My Faults My Own

One's ponens is another's tollens.

IN WHICH Ross Rheingans-Yoo, a sometimes-poet and erstwhile student of Computer Science and Math, oc­cas­ion­al­ly writes on things of int­erest.

Reading Feed (last update: August 6)

A collection of things that I was happy I read. Views expressed by linked authors are chosen because I think they're interesting, not because I think they're correct, unless indicated otherwise.


(6)

Blog: Marginal Revolution | What I’ve been reading


(5)

Blog: Yonatan Zunger @ Medium | So, about this Googler’s manifesto. — "Until about a week ago, you would have heard very little from me publicly about this, because my job would have been to deal with it internally, and confidentiality rules would have prevented me from saying much in public... [S]ince I’m no longer on the inside, and have no confidential information about any of this, the thing which I would have posted internally I’ll instead say right here, because it’s relevant not just to Google, but to everyone else in tech."

Blog: Overcoming Bias

READ MORE

[China] Regressing


(1)

This is the last post on my first try at polyphasia. For convenience, I've listed all four of my previous polyphasic posts here:

After missing two naps in a single day, I realized that this polyphasic thing wasn't going to work in China.

1. We didn't have breaks at the right times in the day.
2. I was incurring approximately 100% overhead on walking back to my dorm to nap.
3. The utility of my time was extremely phase-sensitive, which is to say that having extra hours during the night didn't help anywhere near as much as extra hours during

READ MORE

Errata, Food, Reductionism


(1)

It's become apparent to me in the past few days that, when I wrote last week's post on the theory of sleep, I didn't know what I was talking about. Or rather, I had an incomplete picture of the subject at hand, and oversimplified a system that was more complicated than I was giving it credit for.

A little more digging has revealed that there is, in fact, evidence that SWS may be important for consolidating declarative memory, which breaks down into episodic memory (events) and semantic memory (facts). By contrast, REM consolidates procedural memory and spatial memory (both of which are more or less exactly what they sound like). Previously, I had dismissed it as "useless". Oops.

Of course, that's not the whole story, either: non-REM sleep is split into periods of "light sleep" and periods of SWS. Altogether, an 8-hour monophasic sleep cycle includes something like 1-2

READ MORE

Tired, Dreams, Sunrise, BSG


(1)

After today's core, I feel tired. Not sluggish or droopy (yet), just a vague sense that I might rather be asleep than awake. It probably doesn't help that my naps yesterday were mixed up and haphazard, or that I went to bed with too much on my mind (which likely increased the amount of time it took to fall asleep. Of course, it's entirely possible that the higher-order bit is that I'm tired because I'm still not getting enough SWS.

Though, it's suspicious that I often feel very much better after my 8am nap. Perhaps it's simply circadian.


(2)

I've noticed a recent change in the subject matter and timbre of my dreams. Warning: extreme pointless navel-gazing ahead.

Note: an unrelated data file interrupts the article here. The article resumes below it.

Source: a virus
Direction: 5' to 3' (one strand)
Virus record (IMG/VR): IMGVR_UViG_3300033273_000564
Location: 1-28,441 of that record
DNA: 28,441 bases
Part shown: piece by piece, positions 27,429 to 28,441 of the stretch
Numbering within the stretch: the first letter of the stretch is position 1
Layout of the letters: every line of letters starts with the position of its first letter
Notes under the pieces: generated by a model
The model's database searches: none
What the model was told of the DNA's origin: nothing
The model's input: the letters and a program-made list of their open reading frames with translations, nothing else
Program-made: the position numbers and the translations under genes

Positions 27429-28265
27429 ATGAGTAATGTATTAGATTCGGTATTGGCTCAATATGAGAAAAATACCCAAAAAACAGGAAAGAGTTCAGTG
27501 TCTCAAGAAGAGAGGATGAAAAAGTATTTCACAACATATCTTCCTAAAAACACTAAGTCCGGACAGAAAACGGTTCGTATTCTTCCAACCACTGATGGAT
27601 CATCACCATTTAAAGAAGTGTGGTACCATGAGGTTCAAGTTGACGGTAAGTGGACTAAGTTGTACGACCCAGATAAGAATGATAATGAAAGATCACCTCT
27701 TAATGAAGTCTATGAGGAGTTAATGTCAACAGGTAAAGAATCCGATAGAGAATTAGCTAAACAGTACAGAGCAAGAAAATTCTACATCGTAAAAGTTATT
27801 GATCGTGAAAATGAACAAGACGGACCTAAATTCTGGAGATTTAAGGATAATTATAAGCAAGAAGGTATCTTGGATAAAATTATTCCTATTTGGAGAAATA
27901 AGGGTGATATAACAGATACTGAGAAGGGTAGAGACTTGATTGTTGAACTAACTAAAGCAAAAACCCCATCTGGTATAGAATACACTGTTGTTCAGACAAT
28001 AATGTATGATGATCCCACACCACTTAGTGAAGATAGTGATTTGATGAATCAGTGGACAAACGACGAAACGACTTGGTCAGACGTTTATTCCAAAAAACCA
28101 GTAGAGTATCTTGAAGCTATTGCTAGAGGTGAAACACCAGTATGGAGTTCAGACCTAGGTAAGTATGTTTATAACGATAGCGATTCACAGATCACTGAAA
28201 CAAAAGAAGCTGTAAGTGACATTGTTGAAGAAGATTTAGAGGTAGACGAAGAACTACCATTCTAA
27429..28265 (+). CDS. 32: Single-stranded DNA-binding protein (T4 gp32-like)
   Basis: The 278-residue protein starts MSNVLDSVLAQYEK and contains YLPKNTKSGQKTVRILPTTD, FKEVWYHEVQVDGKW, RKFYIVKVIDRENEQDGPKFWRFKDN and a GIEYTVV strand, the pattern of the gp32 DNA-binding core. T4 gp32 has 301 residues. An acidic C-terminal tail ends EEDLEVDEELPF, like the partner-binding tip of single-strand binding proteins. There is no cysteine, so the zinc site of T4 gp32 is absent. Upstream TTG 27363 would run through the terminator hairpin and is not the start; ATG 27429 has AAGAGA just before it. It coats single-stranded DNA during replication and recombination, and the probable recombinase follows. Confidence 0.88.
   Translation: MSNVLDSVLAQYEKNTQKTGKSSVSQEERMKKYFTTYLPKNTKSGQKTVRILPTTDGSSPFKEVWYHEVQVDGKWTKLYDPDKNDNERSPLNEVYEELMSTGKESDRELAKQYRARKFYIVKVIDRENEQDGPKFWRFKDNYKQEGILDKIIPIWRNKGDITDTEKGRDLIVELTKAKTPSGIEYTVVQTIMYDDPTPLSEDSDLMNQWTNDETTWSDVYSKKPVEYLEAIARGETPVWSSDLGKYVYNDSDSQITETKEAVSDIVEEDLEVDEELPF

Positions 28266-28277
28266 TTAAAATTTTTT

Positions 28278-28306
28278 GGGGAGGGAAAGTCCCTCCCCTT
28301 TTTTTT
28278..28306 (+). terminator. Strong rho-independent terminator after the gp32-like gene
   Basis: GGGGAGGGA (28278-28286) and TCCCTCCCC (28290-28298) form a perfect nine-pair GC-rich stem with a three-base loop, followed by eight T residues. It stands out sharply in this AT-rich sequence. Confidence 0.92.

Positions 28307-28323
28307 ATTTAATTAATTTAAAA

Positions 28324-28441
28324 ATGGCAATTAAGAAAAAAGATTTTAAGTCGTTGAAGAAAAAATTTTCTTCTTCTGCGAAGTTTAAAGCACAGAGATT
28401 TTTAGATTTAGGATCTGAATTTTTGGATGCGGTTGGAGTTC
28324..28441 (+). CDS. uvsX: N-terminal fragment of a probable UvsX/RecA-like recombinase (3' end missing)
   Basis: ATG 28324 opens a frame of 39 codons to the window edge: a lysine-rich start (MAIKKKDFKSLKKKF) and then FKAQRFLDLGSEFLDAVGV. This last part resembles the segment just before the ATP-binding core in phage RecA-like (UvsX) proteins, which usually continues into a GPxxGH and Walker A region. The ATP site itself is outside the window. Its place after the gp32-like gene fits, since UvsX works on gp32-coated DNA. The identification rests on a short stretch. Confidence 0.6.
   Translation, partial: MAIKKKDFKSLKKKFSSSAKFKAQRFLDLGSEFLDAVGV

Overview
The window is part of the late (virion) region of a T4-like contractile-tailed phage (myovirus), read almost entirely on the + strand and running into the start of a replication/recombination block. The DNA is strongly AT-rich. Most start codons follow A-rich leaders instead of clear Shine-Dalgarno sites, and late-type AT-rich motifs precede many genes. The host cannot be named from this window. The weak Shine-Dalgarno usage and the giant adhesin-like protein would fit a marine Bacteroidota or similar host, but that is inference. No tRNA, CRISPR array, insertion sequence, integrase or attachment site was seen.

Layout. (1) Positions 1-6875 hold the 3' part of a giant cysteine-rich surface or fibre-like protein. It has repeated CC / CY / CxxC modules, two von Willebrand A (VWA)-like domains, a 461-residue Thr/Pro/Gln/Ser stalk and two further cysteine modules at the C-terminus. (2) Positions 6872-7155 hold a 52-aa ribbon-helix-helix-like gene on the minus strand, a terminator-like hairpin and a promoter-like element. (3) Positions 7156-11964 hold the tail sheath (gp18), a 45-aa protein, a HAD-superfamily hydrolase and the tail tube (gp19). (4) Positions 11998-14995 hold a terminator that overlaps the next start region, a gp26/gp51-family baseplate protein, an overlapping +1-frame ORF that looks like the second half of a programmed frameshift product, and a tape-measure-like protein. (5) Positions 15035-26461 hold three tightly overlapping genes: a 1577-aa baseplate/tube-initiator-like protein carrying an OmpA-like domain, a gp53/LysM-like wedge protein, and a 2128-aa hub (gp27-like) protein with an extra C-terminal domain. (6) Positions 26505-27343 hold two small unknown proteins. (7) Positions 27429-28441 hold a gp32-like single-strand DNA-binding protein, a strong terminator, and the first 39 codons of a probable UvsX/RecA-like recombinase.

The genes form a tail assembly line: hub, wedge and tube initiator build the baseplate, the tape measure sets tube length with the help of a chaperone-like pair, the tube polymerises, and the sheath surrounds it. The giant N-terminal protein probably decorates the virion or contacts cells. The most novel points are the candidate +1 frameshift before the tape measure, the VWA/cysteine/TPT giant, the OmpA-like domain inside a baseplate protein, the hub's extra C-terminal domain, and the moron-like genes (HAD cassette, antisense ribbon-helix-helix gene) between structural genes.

Typically, I'm used to abstract, 'feeling-focused' dreams, where real people that I know appear as characters only when my brain needs to put a human face on something -- people I

READ MORE

Theory of Poly Sleep, Reports From the Field

nb:The theory discussed below is updated here, but I've elected to leave its original presentation as-is. If I must have faults, I would rather they be revealed where they'll drive me to do better.


(1)

Why should this polyphasic thing work at all? A fair question; I too was once skeptical. Here's a quick explanation, though, to approximately the best of my understanding.
Prevailing neurological understanding of sleep distinguishes between Rapid Eye Movement cycles (REM) and Slow-Wave Sleep (SWS): REM comes in brief bursts, but is crucially important to mental function and consciousness in complicate ways that we don't quite understand. SWS, on the other hand, appears to be a simple 'resting state' that allows the body to recover from the day's stress. Thus the 8-hour monophasic sleep cycle typically breaks down into:

[REM]  [SWS]  [REM]  [SWS]  [REM]  [SWS]  [REM]  [SWS]  [REM]  [SWS]  [REM]

As we subject our bodies

READ MORE

Greetings, Polyphasic Sleep, Chives


(1)

I'm blogging now? Apparently. Expect a hodgepodge mix of assorted things, roughly corresponding to the set of things I'm interested in, in no discernible order. Maybe at some point, I'll get my act together and start composing sequences of posts, but for the initial brain-dump phase, expect no more than, well, a brain dump.


(2)

Today, I begin transitioning to a polyphasic sleep schedule. If it works, I'll develop the ability to REM sleep in naps of twenty minutes, and survive on fewer hours of nighttime sleep by napping during the day. (The particular cycle I'm aiming for is "Everyman-3", three hours of night-sleep and three twenty-minute day-naps.)

Well, perhaps the word 'survive' is misleading. I'd like to do a lot better than 'survive'; I'd like to continue functioning at my present mental capacity, for extra conscious hours. While efficiency-times-duration calculations indicate that I should be willing to accept

READ MORE
1 / 1